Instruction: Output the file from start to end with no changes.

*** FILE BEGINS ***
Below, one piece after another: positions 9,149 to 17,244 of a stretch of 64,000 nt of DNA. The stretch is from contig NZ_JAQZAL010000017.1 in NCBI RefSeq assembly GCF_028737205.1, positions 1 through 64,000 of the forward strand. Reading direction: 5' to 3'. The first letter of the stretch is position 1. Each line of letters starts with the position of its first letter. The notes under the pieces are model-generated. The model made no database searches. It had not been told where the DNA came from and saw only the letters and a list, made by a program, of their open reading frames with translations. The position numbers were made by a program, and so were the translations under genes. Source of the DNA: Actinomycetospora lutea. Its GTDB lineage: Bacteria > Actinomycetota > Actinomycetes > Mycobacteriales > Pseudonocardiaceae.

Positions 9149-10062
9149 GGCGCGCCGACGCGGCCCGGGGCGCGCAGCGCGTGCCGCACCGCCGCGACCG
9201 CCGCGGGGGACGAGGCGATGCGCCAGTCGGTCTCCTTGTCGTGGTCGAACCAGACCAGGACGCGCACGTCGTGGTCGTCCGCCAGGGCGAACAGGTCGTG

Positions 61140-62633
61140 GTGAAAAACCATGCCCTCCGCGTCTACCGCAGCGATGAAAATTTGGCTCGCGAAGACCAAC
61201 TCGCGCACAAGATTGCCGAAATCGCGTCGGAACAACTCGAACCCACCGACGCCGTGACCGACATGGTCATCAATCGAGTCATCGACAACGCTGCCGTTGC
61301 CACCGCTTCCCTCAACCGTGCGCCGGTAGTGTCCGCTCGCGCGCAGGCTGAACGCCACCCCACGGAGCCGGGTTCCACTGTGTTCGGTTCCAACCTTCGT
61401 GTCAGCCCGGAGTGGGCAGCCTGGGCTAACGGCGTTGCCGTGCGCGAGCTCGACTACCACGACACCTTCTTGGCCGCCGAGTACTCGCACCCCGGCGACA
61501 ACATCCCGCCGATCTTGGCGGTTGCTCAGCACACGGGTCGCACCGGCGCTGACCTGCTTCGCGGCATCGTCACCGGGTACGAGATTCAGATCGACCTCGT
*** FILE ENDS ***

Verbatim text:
Below, one piece after another: positions 9,149 to 17,244 of a stretch of 64,000 nt of DNA. The stretch is from contig NZ_JAQZAL010000017.1 in NCBI RefSeq assembly GCF_028737205.1, positions 1 through 64,000 of the forward strand. Reading direction: 5' to 3'. The first letter of the stretch is position 1. Each line of letters starts with the position of its first letter. The notes under the pieces are model-generated. The model made no database searches. It had not been told where the DNA came from and saw only the letters and a list, made by a program, of their open reading frames with translations. The position numbers were made by a program, and so were the translations under genes. Source of the DNA: Actinomycetospora lutea. Its GTDB lineage: Bacteria > Actinomycetota > Actinomycetes > Mycobacteriales > Pseudonocardiaceae.

Positions 9149-10062
9149 GGCGCGCCGACGCGGCCCGGGGCGCGCAGCGCGTGCCGCACCGCCGCGACCG
9201 CCGCGGGGGACGAGGCGATGCGCCAGTCGGTCTCCTTGTCGTGGTCGAACCAGACCAGGACGCGCACGTCGTGGTCGTCCGCCAGGGCGAACAGGTCGTG

Positions 61140-62633
61140 GTGAAAAACCATGCCCTCCGCGTCTACCGCAGCGATGAAAATTTGGCTCGCGAAGACCAAC
61201 TCGCGCACAAGATTGCCGAAATCGCGTCGGAACAACTCGAACCCACCGACGCCGTGACCGACATGGTCATCAATCGAGTCATCGACAACGCTGCCGTTGC
61301 CACCGCTTCCCTCAACCGTGCGCCGGTAGTGTCCGCTCGCGCGCAGGCTGAACGCCACCCCACGGAGCCGGGTTCCACTGTGTTCGGTTCCAACCTTCGT
61401 GTCAGCCCGGAGTGGGCAGCCTGGGCTAACGGCGTTGCCGTGCGCGAGCTCGACTACCACGACACCTTCTTGGCCGCCGAGTACTCGCACCCCGGCGACA
61501 ACATCCCGCCGATCTTGGCGGTTGCTCAGCACACGGGTCGCACCGGCGCTGACCTGCTTCGCGGCATCGTCACCGGGTACGAGATTCAGATCGACCTCGT